Another generation is upon us. That time once every six or seven years when the wizards of black marketing shout things at the top of their lungs, encouraging us to replace the two black boxes in the corners of our living room with two slightly shinier ones. It’s NextGen™.
What are we to do with the old ones? My Xbox 360, the faithful bloodhound, barely able to stand up, solemnly rendering Los Santos with every once of its strength, is convinced it’s still up to the task. After all we’ve been through, am I supposed to put it out of its misery? Well, not just yet.
As obvious as it sounds, a games console is nothing without games, and the problem is that they’re not here yet. Your launch game is currently available in four unique flavours. You’ve got the bland, big-budget flashiness with nothing new to offer except the hollow promise of more polygons (e.g. Ryse, Killzone: Shadowfall).
Or you could try the half-arsed cross-generational port which functions identically to its cheaper Xbox 360 and PlayStation 3 version (e.g. Battlefield 4, Assassin’s Creed IV). We’ve also got some motion control nonsense (Fighter Within, Just Dance 2014), and Knack.
The problem with NextGen™ is these kind of releases are inevitable. The technology is, for the most part, brand new and development kits have only been available for around two years, even internally. So on top of simply making the game of your dreams in that time, there’s also the messy business of learning how to deal with the messy innards.
With all the will in the world, there’s barely been enough time to fart out a mediocre game, let alone a corker.
Just play the waiting game
So the games aren’t much cop, that’s fine. They’ll come eventually, and in the mean time at least there’s things to fiddle with. Apps! Glorious apps, turning your humble game box into a multidimensional media hub, harvesting all the fruits from the tree of entertainment.
Except that isn’t true. Of the major television broadcasters in the UK, only the iPlayer, 4OD and Demand 5 are popping their heads in to the PS4, with only 4OD bothering to show up on Xbox One. Sky isn’t appearing on either for the foreseeable future, both might have Netflix but so will my microwave soon.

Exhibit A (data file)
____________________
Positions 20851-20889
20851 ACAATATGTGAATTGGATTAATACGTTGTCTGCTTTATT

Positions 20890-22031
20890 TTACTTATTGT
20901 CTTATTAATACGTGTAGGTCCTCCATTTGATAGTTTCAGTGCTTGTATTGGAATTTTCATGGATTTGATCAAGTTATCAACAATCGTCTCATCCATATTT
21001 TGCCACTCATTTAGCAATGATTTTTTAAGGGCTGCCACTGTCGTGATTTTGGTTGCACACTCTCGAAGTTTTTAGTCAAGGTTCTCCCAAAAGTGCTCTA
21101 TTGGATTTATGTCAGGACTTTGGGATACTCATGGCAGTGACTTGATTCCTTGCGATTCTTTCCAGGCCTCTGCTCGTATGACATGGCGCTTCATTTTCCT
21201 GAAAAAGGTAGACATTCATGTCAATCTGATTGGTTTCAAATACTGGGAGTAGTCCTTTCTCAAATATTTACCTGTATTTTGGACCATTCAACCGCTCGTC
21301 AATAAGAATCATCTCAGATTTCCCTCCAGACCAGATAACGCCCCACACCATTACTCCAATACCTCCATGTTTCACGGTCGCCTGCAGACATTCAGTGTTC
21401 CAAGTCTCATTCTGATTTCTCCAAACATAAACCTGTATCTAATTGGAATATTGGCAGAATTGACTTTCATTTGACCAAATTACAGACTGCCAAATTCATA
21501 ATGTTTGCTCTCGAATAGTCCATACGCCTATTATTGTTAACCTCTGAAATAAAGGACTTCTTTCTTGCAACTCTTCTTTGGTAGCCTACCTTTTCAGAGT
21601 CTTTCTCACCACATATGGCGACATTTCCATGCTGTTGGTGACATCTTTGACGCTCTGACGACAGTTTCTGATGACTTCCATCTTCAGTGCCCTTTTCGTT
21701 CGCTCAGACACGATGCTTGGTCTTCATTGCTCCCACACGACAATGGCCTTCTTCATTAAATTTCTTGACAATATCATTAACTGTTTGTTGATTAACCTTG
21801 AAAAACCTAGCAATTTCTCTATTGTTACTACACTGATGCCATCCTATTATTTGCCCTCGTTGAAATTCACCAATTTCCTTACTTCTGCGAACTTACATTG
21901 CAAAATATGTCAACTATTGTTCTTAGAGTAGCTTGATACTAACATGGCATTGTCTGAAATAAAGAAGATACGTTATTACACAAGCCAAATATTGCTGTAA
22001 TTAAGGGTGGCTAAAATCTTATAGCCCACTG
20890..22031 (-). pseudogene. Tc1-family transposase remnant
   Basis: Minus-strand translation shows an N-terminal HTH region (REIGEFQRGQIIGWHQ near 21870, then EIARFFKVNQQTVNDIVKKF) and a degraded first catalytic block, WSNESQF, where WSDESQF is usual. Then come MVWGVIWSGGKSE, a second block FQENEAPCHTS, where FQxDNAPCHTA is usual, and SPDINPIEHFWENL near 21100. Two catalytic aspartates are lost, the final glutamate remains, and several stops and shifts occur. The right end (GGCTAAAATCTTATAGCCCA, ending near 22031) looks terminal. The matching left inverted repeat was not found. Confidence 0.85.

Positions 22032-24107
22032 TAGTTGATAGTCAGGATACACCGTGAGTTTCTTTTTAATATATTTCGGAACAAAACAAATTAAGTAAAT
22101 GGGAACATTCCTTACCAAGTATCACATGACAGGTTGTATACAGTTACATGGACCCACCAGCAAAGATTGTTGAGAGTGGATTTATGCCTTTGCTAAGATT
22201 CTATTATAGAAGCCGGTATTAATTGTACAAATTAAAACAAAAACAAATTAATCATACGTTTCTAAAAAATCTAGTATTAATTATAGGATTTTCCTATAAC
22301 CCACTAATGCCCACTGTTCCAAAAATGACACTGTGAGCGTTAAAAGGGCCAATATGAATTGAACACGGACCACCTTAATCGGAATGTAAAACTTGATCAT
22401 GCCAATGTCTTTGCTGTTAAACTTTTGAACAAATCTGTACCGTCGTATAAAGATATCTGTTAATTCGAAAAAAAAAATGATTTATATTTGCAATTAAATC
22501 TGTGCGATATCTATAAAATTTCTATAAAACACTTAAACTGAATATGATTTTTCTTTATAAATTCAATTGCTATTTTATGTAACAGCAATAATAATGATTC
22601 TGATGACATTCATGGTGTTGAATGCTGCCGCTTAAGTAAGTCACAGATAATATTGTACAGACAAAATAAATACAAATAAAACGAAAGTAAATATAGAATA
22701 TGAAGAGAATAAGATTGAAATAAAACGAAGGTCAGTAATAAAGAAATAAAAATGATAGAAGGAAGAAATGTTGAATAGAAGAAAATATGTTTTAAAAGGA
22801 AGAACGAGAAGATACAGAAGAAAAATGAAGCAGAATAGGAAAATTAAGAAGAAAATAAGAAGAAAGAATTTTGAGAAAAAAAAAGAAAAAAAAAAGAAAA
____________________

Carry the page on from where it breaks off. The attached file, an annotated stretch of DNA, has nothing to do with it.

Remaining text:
There’s all this talk of NextGen™ being about more than just the games, yet the Xbox 360 and PlayStation 3, at least for the moment, also have much more to offer in that department.
No television and a limited games selection make Homer something, something. Come January you’ll have already got bored of shooting the men, kicking the ball or punching the thing. There’s also Knack, but why would you bother?
A standalone PlayStation 4 costs £349.00 ($399, AU $549), an Xbox One £429.00 ($499, AU $599) and it’ll only be a matter of months before the inevitably slimmed down and buffed up models start popping up like rabbit acne, with a larger capacity and milk teeth replaced with proper grown up ones.
There’s no way in hell you or I are even close to playing all the games from this generation that we know we should. Most of you haven’t even heard of Spec Ops: The Line, or a truckload of other hidden current-gen beauties (or are they last-gen now?).
With a library of Xbox 360 and PlayStation 3 games that will still continue to grow, and the real next-gen stonkers like Titanfall, The Witcher 3 and Watch Dogs not here until March at the very earliest, ask yourself "why now?"
- Still tempted? See our rundown of the best bundles for Xbox One and the best bundles for PS4